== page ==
It’s easy to see why so many people regard rental property investment as a lucrative venture. After all, purchasing a well-maintained property in an area that people are flocking to can be a great way to provide yourself with a consistent source of passive income. Still, it’s important for fledgling investors to understand that not all rentals will generate healthy returns. As you’ll find, there are a variety of reasons for which rental property investments prove unprofitable.
The Property is in an Unprofitable Location
If you’re looking to generate the highest possible profit from a rental property, you should limit your scope to properties that are located in areas with abundant demand for housing. Investing in a property in an area with a shrinking population, struggling local economy or low housing demand will make it very difficult for you to generate your desired ROI.
So, before making an offer on a rental property, take care to research the area in which it’s located. Familiarizing yourself with local property values, rent prices and housing demand will provide you with a good idea of how much you can expect to make from this investment. Should you require assistance in distinguishing profitable areas from unprofitable ones, reach out to a knowledgeable real estate investment company. The right company will be able to address any real estate-related query you may have, such as “What is a cap rate?”
Proper Attention Isn’t Being Paid to Maintenance
Unsurprisingly, few renters are keen on residing in properties that are poorly maintained. In addition to staying on top of groundskeeping and necessary renovations, it’s imperative that you regard every maintenance request a tenant sends your way with due importance. The longer certain maintenance issues are allowed to linger, the harder fixing them will ultimately prove – and the more damage they stand to cause to your property. Furthermore, treating maintenance requests like afterthoughts is practically guaranteed to put you in a bad place with your tenants and reduce your renter retention numbers.
If you’re managing a small single-family rental, you may be able to handle the bulk of the maintenance yourself – especially if you’re well-versed in various types of home repairs. However, when it comes to large multi-family properties, there may be no way around hiring full-time maintenance personnel. For example, an apartment complex with hundreds of units is going to require onsite maintenance every day of the week. So, regardless of how large – or small – a rental property happens to be, it behooves you to regard maintenance as a top priority.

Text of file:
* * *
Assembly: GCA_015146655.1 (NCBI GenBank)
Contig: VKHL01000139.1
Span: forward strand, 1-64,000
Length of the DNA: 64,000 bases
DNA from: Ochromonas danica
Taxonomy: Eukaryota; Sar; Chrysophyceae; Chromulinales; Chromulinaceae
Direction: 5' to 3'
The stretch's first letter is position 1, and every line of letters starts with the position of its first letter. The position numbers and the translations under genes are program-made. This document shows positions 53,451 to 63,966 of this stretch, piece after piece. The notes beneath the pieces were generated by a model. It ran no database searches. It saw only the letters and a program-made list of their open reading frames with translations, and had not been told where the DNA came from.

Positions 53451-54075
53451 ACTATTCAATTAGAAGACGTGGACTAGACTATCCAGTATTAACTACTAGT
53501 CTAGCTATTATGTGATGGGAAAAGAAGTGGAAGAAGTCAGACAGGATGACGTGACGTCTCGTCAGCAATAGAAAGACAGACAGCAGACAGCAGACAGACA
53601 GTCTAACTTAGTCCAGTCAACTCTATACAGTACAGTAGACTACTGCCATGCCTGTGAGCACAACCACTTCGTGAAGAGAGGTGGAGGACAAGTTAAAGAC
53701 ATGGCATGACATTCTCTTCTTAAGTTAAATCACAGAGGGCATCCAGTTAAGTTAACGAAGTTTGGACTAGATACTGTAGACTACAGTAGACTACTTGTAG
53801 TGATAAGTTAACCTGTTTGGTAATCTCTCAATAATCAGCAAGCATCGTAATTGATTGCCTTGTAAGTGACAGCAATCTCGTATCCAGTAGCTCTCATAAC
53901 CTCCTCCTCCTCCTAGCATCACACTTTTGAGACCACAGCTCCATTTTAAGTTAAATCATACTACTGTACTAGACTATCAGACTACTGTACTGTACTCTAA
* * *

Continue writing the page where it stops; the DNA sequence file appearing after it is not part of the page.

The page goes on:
The Property is Poorly Managed
As is the case with lackluster maintenance, poor management can have an adverse impact on a rental property’s profitability. This is why it’s so important for property owners to make themselves available to tenants and address questions and complaints in a timely, professional manner. So, if you don’t feel as up to the task of managing a rental property you’ve invested in, enlist the services of a professional property manager.
Per the title, this individual will be responsible for every facet of managing your rental property. From interacting with tenants to screening prospective renters to delegating maintenance responsibilities, the property manager will have a considerable number of tasks to attend to. A dedicated property manager can be a boon to property owners with multiple rentals or people for whom property ownership is essentially a side gig. Maintaining good relationships with renters is conducive to healthy renter retention rates. So, if you lack the time or energy to field calls from tenants or interact with them directly, it is essential that you hire a property manager to act as your proxy.
Believing that every rental property you have the opportunity to invest in will prove profitable is pure folly. While being able to count on guaranteed returns certainly sounds nice, such expectations are unrealistic. Since purchasing your first rental property with this type of mindset is unlikely to do any favors for your long-term financial goals, take care to conduct proper research and ask the right questions in advance of making such an important investment. As evidenced by the examples discussed above, there are a litany of reasons for which a rental property may fail to generate the desired returns.